SPORTS

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October 16, 2007

Football can't bring back Cup

Football is playing with the big boys now, and it found out on Saturday that the UAA is far less forgiving than regional competition.

After spending the first half of their season scoring big against little teams, the Maroons (3–2) found conference action harder to handle as the Bears (6–1) held them to a season-low 10 points and kept the Founder’s Cup in St. Louis for another year with a 31–10 victory.

Chicago led the Bears in offensive yardage (322–224) and time of possession (33:09–26:51), but allowed eight turnovers, two of which were returned for touchdowns. Allowing only five interceptions in all four of their previous games combined, the Maroons doubled the number in a single afternoon with a quintet of picks into the hands of the Bears. Wash U entered the game with 21 turnovers gained, good for second in DIII, and took the afternoon as an opportunity to bolster its record and begin gunning for a UAA title.

“I think we were pretty well matched up against Wash U,” fourth-year running back Mike Serio said. “We just made too many mistakes and lost the game for ourselves. It’s very hard to win when you turn the ball over eight times, but we also had some penalties, didn’t execute certain plays as we’d have liked to, and had some trouble finishing drives.”

Receiving the Bears’ kickoff, the Maroons gained only three yards on a frustrating opening drive before they were forced to punt. Drawing first blood off of the ensuing possession, Wash U quickly scored on a 12-yard pass from third-year quarterback Buck Smith to fourth-year receiver Mike Casper.

In a devastating mistake for the Maroons, first-year quarterback Marshall Oium fumbled after being sacked later in the first quarter, only to have third-year defensive lineman Brent Sensenich return the ball 62 yards to double the Bears’ lead, 14–0. Still unable to find a groove on his next possession, Oium threw a pick on the opening play of the drive. While these early back-to-back turnovers exemplified Chicago’s struggles on the day, the end was nowhere in sight.

Adding to Chicago’s insurmountable turnover deficit, Oium threw his third of five interceptions and fourth-year linebacker Tyler McSparin returned the catch 37 yards to give the Bears yet another score. Once again throwing the ball into the hands of a Wash U defender, Oium gave the Bears possession in Maroon territory as Wash U started a drive that led to a 30-yard field goal from fourth-year kicker Mike Elliott.

After Oium threw his final pick of the day on the Maroons’ last possession of the half, head coach Dick Maloney opted to shake things up at the play-caller position in an attempt to give Chicago’s stagnant offense some momentum. Changing out Oium for third-year John Kiernan, Chicago reaped the benefits of the switch as first-year running back Thomas Parks added to his title as the Maroons leading point-scorer when he reached the end zone on a one-yard rush that finally put the South Siders on the board after their second drive of the quarter.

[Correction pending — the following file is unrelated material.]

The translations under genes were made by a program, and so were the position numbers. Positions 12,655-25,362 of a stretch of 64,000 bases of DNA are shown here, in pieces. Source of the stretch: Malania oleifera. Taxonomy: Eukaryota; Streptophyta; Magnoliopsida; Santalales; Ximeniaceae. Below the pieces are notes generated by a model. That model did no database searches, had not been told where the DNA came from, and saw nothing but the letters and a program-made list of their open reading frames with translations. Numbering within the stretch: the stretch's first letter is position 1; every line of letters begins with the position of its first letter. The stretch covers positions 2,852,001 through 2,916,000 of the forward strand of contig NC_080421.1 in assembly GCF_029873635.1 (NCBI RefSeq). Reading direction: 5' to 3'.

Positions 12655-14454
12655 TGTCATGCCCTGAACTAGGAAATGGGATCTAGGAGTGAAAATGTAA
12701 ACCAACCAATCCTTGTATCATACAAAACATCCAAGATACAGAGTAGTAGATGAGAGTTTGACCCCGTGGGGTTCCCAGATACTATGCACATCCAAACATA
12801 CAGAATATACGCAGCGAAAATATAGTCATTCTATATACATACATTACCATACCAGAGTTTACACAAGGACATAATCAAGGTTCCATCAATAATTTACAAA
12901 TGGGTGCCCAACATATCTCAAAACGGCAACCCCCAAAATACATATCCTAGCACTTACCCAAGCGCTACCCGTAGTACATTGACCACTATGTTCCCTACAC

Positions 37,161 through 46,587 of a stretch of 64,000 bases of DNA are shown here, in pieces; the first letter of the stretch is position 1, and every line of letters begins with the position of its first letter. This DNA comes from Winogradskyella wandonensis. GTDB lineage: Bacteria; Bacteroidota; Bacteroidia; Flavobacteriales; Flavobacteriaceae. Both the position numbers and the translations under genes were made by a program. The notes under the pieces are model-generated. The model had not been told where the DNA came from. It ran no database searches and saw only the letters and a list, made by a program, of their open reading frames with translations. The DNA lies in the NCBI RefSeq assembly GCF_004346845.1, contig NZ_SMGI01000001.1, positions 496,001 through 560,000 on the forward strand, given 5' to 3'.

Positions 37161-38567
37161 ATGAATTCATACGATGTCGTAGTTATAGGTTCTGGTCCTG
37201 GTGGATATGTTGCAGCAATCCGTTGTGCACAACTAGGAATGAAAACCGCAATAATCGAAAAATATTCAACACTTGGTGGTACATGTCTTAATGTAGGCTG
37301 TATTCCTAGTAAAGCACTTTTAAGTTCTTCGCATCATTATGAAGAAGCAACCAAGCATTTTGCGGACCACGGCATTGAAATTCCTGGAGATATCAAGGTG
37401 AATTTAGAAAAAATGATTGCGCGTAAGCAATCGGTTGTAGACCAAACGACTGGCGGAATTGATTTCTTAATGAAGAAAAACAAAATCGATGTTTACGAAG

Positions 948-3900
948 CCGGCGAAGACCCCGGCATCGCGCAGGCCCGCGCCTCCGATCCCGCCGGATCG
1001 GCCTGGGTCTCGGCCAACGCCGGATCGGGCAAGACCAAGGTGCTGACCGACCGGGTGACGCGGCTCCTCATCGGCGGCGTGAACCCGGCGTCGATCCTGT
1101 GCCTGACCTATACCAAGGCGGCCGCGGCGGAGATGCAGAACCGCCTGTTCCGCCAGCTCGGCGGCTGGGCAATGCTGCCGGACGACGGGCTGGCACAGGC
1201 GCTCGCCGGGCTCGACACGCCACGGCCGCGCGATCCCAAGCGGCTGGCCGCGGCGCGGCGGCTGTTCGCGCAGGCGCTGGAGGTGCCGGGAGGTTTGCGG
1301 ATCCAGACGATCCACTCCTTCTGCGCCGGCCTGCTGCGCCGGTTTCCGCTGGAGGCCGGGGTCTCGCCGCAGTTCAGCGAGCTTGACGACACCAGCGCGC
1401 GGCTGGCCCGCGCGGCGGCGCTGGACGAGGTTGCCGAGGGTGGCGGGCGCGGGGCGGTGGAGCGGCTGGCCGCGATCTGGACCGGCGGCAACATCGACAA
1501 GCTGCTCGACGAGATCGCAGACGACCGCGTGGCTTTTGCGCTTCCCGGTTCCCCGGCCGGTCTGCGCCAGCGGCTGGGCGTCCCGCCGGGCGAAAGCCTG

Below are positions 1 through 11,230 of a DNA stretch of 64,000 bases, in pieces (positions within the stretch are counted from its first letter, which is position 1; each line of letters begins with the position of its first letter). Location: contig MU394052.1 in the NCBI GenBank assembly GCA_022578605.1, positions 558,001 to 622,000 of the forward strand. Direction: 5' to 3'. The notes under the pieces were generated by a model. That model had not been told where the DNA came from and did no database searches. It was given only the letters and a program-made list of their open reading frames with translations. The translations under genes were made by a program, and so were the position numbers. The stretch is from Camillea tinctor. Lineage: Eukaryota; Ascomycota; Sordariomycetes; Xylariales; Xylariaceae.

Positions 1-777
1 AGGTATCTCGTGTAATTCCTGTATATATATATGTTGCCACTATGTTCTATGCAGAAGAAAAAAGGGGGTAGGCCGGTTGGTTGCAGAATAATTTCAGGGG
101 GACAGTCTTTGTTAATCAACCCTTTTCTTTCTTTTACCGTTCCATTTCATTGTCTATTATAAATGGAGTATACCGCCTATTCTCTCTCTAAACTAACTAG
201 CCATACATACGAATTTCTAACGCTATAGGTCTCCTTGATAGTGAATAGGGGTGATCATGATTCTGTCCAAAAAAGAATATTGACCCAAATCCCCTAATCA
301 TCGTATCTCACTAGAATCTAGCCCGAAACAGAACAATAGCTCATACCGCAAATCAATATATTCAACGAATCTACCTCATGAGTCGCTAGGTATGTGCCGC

Building on this momentum, Kiernan led the Maroons into Bear territory with two long passes, but had to settle for a 27-yard field goal from second-year kicker Ryan Verissimo after the Maroons made no forward progress from a first and goal situation. With Verissimo’s kick making it through the posts and Chicago’s defense able to cage the Bears after their initial explosion, things were starting to look up for the South Sider at the end of the third quarter with the score 24–10.

“We came out after the half and played hard, and got some of the points back, but unfortunately we didn’t get them all back,” said Mike Serio. “We moved the ball well and our defense played phenomenally. They probably came as close to shutting down Wash U’s offense as you can come. They kept the game close.”

Heading into the game’s final 15 minutes, the Maroons were hoping to make one last push for the Cup, but their hosts had no intention of letting it leave the Bear’s lair. Chicago couldn’t make it more than two yards into Wash U territory during the last stanza before the Bears, determined to preserve their lead, shut the lid on the South Siders’ offense. Giving themselves some final insurance, the home team tacked on one more TD late in the fourth to make it 31–10.

“When all was said and done, we didn’t make enough big plays to keep drives going, we didn’t really do all of the things that were necessary to complete a drive,” Serio said. “We did a limited number of things right when we needed to do everything right.”

With Chicago’s loss, both Wash U and Case (6–0) are unbeaten within the conference, ensuring that Chicago can only share the UAA crown. To tie the conference, Chicago must topple both Case and Carnegie (2–4) and pray that Case bests the Bears. This last-chance bet for a title share continues as Case comes to the Windy City for homecoming weekend this Saturday.